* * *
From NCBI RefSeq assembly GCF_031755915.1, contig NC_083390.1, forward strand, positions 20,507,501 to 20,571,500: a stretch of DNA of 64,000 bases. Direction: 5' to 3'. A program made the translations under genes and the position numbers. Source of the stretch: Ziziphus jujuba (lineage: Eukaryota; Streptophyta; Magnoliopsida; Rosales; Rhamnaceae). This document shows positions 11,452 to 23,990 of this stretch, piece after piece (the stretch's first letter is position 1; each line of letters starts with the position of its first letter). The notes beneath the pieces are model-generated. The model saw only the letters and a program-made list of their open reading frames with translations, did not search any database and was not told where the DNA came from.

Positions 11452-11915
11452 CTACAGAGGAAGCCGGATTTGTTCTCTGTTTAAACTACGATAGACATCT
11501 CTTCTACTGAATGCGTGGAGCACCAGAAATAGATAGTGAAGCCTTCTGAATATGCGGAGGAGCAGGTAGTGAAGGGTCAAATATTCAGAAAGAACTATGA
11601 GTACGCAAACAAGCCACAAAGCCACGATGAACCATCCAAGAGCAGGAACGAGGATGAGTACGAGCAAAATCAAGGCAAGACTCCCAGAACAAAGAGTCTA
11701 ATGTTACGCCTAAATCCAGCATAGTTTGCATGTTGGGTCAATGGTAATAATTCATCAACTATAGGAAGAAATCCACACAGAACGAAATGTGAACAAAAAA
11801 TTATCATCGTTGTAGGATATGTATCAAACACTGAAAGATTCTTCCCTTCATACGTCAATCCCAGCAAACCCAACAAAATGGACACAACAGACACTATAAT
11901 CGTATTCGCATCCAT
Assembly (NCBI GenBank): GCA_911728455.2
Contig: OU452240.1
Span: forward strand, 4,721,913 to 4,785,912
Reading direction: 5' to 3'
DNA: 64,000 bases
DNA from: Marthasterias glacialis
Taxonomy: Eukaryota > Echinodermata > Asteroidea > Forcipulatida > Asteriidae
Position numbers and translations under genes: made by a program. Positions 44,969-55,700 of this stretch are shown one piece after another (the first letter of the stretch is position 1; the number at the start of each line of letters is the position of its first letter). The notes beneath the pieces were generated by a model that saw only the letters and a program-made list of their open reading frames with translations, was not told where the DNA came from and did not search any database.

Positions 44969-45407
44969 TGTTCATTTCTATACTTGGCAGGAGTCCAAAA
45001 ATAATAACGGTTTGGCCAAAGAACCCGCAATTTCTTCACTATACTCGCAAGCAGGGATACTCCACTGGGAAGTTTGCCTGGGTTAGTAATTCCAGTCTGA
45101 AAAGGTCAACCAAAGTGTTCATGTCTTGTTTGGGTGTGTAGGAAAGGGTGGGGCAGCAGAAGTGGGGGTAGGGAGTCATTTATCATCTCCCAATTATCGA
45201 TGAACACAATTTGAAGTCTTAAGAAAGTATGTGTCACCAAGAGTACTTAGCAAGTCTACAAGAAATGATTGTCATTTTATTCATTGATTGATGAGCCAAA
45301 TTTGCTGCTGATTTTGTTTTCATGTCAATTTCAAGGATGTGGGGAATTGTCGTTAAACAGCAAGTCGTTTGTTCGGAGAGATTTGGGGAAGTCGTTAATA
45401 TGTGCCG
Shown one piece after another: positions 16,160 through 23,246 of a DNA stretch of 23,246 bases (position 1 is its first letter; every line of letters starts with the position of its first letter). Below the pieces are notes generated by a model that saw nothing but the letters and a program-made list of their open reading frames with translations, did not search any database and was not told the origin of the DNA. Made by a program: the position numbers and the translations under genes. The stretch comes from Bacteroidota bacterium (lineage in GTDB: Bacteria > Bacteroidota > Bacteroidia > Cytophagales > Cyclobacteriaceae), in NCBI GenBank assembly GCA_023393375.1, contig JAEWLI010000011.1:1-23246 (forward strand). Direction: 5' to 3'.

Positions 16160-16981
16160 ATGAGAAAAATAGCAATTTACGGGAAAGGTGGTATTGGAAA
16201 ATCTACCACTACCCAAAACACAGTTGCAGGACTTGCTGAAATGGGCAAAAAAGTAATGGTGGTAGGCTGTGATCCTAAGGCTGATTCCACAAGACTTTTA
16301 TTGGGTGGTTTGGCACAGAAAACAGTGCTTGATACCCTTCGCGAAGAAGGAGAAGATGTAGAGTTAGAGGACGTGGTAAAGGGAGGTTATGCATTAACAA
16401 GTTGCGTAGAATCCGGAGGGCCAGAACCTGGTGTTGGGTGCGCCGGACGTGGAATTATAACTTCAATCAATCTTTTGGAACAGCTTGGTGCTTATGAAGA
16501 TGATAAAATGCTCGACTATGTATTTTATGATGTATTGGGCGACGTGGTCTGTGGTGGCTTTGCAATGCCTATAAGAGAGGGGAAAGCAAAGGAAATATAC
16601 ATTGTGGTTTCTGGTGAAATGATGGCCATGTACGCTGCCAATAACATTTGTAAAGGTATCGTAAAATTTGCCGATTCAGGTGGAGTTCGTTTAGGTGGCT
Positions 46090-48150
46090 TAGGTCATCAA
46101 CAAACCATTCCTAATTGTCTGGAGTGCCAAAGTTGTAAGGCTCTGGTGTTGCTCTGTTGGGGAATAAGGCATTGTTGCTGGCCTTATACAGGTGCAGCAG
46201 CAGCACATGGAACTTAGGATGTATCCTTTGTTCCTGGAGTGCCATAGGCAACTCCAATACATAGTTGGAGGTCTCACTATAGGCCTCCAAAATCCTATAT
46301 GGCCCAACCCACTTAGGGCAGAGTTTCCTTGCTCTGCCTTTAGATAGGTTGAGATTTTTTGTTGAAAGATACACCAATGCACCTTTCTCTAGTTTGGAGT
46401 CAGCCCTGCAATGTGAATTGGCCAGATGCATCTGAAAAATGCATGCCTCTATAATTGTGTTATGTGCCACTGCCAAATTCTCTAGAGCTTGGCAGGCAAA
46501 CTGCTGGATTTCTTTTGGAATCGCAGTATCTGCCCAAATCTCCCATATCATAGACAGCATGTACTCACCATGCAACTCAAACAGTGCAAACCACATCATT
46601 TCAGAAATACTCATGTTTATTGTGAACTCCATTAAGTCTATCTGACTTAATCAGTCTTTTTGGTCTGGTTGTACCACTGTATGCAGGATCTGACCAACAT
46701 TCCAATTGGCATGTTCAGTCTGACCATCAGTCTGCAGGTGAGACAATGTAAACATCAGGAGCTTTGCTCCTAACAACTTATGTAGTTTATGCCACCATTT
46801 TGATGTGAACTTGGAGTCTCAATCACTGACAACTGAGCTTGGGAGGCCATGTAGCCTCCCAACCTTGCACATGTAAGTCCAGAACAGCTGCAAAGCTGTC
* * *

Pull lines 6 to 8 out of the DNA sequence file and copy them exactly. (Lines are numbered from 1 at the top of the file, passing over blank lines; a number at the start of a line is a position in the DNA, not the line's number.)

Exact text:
11701 ATGTTACGCCTAAATCCAGCATAGTTTGCATGTTGGGTCAATGGTAATAATTCATCAACTATAGGAAGAAATCCACACAGAACGAAATGTGAACAAAAAA
11801 TTATCATCGTTGTAGGATATGTATCAAACACTGAAAGATTCTTCCCTTCATACGTCAATCCCAGCAAACCCAACAAAATGGACACAACAGACACTATAAT
11901 CGTATTCGCATCCAT